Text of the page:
In later life Joyce evidently wrote Nora in a similar vein, but with more sense of human limitations. Their relationship never achieved the complete understanding for which he had striven. The only letter of importance that has survived was one sent her in April 1922, when against his will she took their two children to Galway. She seems to have said she would not return, and wrote to ask him for money to remain. He replied:

8.30 a.m. Thursday

My darling, my love, my queen: I jump out of bed to send you this. Your wire is postmarked 18 hours later than your letter which I have just received. A cheque for your fur will follow in a few hours, and also money for yourself. If you wish to live there (as you ask me to send you two pounds a week) I will send that amount (£ 8 and £ 4) rent on the first of every month. But you also ask me if I would go to London with you. I would go anywhere in the world if I could be sure that I could be alone with your dear self without family and without friends. Either this must occur or we must part forever, though it will break my heart. Evidently it is impossible to describe to you the despair I have been in since you left. Yesterday I got a fainting fit in Miss Beach’s shop and she had to run and get me some kind of a drug. Your image is always in my heart. How glad I am to hear you are looking younger! O my dearest, if you would only turn to me now and read that terrible book which has now broken the heart in my breast and take me to yourself alone to do with me what you will! I have only 10 minutes to write this so forgive me. Will write again before noon and also wire. These few words for the moment and my undying unhappy love.


This letter, written while Ulysses was meeting with great success, is humorless and sad like almost all Joyce’s love letters. It assumes the old humility of subject to queen, but as usual it is the subject who controls the royal treasury. He is as eager now as fifteen years before to buy furs for her. Each sign of weakness has its implicit limit: he begs for more affection, but is still able to threaten that without it they must part forever. His heart is broken, so she must read his book. His “undying, unhappy love” and his physical collapse are proofs of his dependence upon her, but they are also curiously self-regarding. With all his testimony of surrender, Joyce utterly dominated that scene.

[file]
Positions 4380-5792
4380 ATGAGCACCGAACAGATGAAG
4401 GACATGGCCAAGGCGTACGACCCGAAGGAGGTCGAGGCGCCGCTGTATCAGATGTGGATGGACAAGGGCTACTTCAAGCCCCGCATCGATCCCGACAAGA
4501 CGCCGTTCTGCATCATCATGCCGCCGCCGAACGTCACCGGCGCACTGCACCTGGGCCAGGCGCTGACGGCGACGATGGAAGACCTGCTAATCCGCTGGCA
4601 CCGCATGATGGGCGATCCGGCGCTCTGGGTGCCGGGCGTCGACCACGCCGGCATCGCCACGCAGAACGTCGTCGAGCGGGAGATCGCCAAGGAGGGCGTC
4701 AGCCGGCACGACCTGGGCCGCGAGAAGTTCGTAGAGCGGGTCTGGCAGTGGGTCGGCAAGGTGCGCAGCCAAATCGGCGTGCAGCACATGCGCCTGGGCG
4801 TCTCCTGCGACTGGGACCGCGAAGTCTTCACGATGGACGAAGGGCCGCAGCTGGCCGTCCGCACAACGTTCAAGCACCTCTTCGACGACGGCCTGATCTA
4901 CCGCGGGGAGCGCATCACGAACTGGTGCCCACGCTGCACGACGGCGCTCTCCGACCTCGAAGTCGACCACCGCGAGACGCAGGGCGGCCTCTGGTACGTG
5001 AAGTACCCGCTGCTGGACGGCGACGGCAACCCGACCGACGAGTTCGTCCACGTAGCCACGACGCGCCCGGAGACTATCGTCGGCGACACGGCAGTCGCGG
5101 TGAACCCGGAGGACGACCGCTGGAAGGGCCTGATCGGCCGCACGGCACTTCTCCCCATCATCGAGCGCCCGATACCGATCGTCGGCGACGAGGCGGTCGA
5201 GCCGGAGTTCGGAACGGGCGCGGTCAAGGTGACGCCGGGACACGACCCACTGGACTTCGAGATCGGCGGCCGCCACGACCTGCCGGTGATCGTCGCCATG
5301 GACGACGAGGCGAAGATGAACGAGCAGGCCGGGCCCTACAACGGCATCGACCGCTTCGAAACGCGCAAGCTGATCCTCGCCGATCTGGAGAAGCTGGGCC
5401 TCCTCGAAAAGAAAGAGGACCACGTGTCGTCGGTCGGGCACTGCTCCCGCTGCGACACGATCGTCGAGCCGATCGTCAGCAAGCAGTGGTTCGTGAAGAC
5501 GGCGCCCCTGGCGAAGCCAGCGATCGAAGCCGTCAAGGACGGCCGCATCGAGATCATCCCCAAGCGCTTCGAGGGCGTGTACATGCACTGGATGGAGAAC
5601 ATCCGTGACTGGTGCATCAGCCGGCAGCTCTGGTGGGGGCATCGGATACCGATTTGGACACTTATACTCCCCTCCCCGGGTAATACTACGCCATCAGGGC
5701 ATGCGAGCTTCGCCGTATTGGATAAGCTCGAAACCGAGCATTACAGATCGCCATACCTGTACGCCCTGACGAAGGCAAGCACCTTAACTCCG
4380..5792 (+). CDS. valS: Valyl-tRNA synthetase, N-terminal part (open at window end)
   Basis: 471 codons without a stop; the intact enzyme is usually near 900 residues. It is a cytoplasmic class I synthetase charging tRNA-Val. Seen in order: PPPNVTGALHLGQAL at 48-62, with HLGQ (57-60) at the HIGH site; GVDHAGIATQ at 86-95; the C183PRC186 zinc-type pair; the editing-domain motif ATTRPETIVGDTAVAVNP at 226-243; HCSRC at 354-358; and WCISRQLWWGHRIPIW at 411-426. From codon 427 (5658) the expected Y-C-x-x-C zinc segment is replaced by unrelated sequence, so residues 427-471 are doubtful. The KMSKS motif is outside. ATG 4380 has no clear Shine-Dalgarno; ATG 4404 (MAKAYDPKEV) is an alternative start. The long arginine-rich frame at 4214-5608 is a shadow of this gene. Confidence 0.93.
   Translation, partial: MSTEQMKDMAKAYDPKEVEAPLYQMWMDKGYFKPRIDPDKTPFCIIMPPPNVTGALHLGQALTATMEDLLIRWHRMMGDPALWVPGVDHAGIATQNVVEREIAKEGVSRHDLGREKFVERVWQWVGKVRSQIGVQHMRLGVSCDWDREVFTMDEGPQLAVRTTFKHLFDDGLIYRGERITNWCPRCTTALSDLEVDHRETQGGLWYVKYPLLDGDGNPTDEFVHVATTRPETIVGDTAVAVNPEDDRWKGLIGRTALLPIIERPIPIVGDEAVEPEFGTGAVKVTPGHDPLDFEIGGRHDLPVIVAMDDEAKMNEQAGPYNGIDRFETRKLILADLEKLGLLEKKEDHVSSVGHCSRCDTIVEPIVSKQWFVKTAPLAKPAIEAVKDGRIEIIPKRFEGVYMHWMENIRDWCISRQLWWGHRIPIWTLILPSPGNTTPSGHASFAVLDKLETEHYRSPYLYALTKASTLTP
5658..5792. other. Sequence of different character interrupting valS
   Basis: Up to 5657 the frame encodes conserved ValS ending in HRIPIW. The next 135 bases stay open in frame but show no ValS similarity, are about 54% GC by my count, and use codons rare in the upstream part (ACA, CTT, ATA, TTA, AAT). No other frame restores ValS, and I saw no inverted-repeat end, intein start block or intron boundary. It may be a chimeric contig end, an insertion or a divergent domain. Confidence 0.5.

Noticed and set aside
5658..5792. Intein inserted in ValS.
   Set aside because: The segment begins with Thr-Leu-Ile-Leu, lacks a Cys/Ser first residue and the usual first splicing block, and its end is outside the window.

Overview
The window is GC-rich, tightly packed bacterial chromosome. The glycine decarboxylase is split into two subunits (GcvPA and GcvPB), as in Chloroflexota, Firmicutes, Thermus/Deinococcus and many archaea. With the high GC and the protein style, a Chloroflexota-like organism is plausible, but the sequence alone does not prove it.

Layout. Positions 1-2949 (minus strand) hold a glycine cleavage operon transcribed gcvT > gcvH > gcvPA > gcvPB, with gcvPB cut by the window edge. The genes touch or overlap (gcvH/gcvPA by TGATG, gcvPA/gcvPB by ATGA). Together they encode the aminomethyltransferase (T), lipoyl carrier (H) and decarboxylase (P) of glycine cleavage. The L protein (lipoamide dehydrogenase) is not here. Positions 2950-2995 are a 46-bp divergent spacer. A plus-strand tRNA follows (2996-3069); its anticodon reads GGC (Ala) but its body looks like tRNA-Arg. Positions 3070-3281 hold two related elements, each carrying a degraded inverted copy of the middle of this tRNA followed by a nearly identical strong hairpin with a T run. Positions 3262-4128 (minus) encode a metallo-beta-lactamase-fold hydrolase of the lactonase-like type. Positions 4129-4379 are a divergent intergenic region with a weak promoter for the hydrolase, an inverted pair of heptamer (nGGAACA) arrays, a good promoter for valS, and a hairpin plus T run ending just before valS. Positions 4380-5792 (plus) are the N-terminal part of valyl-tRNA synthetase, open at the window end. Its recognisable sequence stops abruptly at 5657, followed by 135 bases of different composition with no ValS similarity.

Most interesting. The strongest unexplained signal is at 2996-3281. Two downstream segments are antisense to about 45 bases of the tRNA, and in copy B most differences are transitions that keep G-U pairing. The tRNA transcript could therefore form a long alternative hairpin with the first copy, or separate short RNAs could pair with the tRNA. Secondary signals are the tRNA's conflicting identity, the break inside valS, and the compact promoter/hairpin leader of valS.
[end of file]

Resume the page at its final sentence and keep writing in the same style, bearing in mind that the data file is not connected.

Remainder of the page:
A MORE GUARDED PICTURE of his mind can be elicited from his imperfect and rather eerie liaison with Martha Fleischmann in Zurich in 1918 and 1919. Joyce wrote this young Swiss woman quite a few letters, of which four have survived. Their idiom is a less intense copy of that which he employed with his wife; he writes pitiably, with many references to physical weakness, and he prostrates himself before Martha. Though well aware that women are not necessarily susceptible to advances of this sort, Joyce seems to have been able to use no others. The letters make Martha his Virgin and Madonna like Nora before her; he suggests she might be Jewish but asks her not to take offense, since Jesus was born from the womb of a Jewess. And throughout he calls attention to his art, as in his slightly inaccurate remark that, at the age of thirty-five, he was at the same point as Dante when he began the Divine Comedy and Shakespeare when he had his affair with the Dark Lady of the Sonnets. He was actually thirty-six.